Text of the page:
A new study found that people with high blood pressure have lower risks of developing Alzheimer's disease. Relationships between the risk of Alzheimer's disease and modifiable clinical parameters such as hypertension, diabetes, obesity and smoking have been raised in the past, yet a concrete evidence to prove this theory is yet to surface. The authors of this new study aim to provide a causal link between these conditions, but later found one striking study result.
The study led by Robert Scott, senior investigator scientist at the University of Cambridge, studied genetic data from the Alzheimer's Disease Genetics Consortium and the International Genomics of Alzheimer's Project using the Mendelian randomization (MR), which involves the study of the participants' genetics in lieu of a randomized clinical trial. The entire data collated consist of 17,008 patients who were diagnosed with Alzheimer's disease and 37,154 who were not.
As the team of researchers from the Brigham Young University, University of Cambridge, Aarhus University in Denmark and the University of Washington investigated on the causal relationship of the modifiable risk factors and Alzheimer's disease, they specifically discovered that increased systolic blood pressure is highly associated with decreased risk of developing Alzheimer's disease.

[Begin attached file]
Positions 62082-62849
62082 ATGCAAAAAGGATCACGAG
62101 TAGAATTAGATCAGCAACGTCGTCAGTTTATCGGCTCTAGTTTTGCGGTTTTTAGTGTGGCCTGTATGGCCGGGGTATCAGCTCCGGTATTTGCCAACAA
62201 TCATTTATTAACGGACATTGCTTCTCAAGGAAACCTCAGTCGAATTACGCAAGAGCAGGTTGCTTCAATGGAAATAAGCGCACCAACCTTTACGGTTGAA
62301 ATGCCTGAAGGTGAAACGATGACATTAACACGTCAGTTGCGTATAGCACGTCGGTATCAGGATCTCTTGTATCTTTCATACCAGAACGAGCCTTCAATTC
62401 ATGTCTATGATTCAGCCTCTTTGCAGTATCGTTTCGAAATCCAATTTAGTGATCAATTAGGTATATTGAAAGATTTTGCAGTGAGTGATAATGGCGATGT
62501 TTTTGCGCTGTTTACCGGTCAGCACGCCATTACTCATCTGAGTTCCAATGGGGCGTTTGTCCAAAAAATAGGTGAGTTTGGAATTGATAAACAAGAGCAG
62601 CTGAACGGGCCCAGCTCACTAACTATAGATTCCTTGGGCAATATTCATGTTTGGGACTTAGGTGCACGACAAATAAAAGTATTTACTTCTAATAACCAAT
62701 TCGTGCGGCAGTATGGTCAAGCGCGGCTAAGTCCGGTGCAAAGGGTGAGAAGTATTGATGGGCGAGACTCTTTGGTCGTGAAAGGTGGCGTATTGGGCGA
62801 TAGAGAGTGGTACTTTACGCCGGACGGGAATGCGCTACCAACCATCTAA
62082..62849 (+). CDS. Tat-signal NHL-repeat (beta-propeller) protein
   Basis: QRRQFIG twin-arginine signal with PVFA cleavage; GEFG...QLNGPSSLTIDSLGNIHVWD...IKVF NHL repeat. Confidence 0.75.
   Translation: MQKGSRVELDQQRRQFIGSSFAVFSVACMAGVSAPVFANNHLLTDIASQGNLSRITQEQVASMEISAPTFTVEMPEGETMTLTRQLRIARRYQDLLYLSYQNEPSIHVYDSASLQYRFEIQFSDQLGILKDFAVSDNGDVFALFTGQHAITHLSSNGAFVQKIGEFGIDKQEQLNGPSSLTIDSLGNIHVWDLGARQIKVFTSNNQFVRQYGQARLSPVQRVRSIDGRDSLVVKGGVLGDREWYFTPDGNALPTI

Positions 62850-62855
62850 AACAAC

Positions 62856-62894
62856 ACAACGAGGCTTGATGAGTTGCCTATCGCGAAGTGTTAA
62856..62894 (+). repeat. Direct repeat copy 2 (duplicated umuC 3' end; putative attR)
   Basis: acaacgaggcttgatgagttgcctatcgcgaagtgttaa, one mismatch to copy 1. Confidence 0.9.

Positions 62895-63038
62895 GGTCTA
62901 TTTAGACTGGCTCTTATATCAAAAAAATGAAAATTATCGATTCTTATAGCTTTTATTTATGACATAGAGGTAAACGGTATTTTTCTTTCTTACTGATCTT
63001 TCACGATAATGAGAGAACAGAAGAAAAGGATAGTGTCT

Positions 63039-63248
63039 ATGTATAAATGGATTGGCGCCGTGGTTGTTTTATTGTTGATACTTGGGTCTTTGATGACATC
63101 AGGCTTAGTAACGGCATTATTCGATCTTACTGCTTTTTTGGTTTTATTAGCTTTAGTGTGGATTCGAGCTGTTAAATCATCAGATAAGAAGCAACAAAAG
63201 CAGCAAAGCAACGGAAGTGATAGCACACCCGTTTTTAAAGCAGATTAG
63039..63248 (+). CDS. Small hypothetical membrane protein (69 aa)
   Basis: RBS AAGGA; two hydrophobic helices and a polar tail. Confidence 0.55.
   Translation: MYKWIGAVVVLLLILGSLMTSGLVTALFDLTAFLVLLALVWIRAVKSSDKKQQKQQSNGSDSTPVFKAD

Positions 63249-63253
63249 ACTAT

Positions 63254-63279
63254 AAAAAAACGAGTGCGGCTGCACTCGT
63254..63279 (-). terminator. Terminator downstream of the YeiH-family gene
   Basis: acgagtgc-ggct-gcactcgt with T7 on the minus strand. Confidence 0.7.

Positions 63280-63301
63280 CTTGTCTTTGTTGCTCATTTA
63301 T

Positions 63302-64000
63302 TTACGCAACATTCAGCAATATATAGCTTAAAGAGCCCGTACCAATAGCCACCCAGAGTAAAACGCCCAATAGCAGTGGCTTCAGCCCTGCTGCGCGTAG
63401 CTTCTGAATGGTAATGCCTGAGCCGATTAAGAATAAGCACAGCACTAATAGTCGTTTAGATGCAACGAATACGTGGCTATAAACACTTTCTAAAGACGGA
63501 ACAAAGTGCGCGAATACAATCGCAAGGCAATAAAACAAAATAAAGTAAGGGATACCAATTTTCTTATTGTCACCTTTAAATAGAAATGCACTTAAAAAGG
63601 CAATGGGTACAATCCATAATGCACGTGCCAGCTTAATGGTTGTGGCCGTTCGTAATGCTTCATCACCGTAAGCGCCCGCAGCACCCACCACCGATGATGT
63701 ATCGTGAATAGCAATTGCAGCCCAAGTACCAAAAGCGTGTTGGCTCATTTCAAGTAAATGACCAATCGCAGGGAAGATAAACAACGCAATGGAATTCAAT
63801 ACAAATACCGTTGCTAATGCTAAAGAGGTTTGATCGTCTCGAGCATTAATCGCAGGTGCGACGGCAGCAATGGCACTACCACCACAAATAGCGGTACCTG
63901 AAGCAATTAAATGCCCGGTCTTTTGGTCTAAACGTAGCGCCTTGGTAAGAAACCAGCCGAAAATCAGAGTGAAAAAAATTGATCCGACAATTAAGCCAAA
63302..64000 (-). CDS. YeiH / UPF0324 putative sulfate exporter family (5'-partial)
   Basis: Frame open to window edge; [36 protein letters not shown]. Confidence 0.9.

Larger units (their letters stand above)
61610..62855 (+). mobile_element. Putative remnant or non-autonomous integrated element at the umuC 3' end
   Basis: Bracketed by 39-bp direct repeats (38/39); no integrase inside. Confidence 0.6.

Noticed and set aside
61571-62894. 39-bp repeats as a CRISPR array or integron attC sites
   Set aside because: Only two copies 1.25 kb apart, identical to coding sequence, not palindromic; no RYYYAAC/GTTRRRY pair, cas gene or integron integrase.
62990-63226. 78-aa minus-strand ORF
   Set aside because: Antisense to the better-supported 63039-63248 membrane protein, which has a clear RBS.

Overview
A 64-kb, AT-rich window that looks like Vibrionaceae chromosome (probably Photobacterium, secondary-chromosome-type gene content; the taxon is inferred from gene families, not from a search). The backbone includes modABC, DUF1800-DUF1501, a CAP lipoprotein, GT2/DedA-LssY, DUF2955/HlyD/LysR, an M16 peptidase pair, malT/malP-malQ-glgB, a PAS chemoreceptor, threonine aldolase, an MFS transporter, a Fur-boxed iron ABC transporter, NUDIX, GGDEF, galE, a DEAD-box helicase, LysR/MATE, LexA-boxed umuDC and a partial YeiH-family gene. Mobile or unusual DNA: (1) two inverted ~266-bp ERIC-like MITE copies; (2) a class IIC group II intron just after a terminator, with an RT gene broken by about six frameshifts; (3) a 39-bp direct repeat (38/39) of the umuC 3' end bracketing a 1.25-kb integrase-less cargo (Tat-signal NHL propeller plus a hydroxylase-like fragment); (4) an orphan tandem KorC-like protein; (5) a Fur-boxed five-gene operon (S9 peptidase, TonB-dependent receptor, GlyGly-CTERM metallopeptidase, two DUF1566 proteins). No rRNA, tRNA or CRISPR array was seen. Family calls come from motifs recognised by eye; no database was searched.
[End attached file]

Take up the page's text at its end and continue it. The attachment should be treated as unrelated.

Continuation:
The study findings, published in the journal Public Library of Science (PLOS) Medicine, suggest a strong deviation from previous epidemiological researches that tackle the relationship of hypertension and Alzheimer's disease. The researchers, however, cited previous studies that show the relationship between increased systolic blood pressure and antihypertensive drugs. With this, the experts explained that the increased risk of Alzheimer's disease among individuals with higher systolic blood pressure may be due to their exposure to their medications, rather than on the disease itself.
"It's likely that this protective effect is coming from antihypertensive drugs," says John Kauwe, co-author and associate professor of biology at Brigham Young University. "These drugs are already FDA approved. We need to take a serious look at them for Alzheimer's prevention."
Dementia occurs in approximately 44 million individuals all around the world. This condition is characterized by the progressive deterioration of memory, communication and thinking skills. The most common type of this neurodegenerative disorder is Alzheimer's disease, accounting for about 60-70 percent of all dementia cases. No curative treatment exists for Alzheimer's disease; management is geared towards supportive care and symptomatic treatment.
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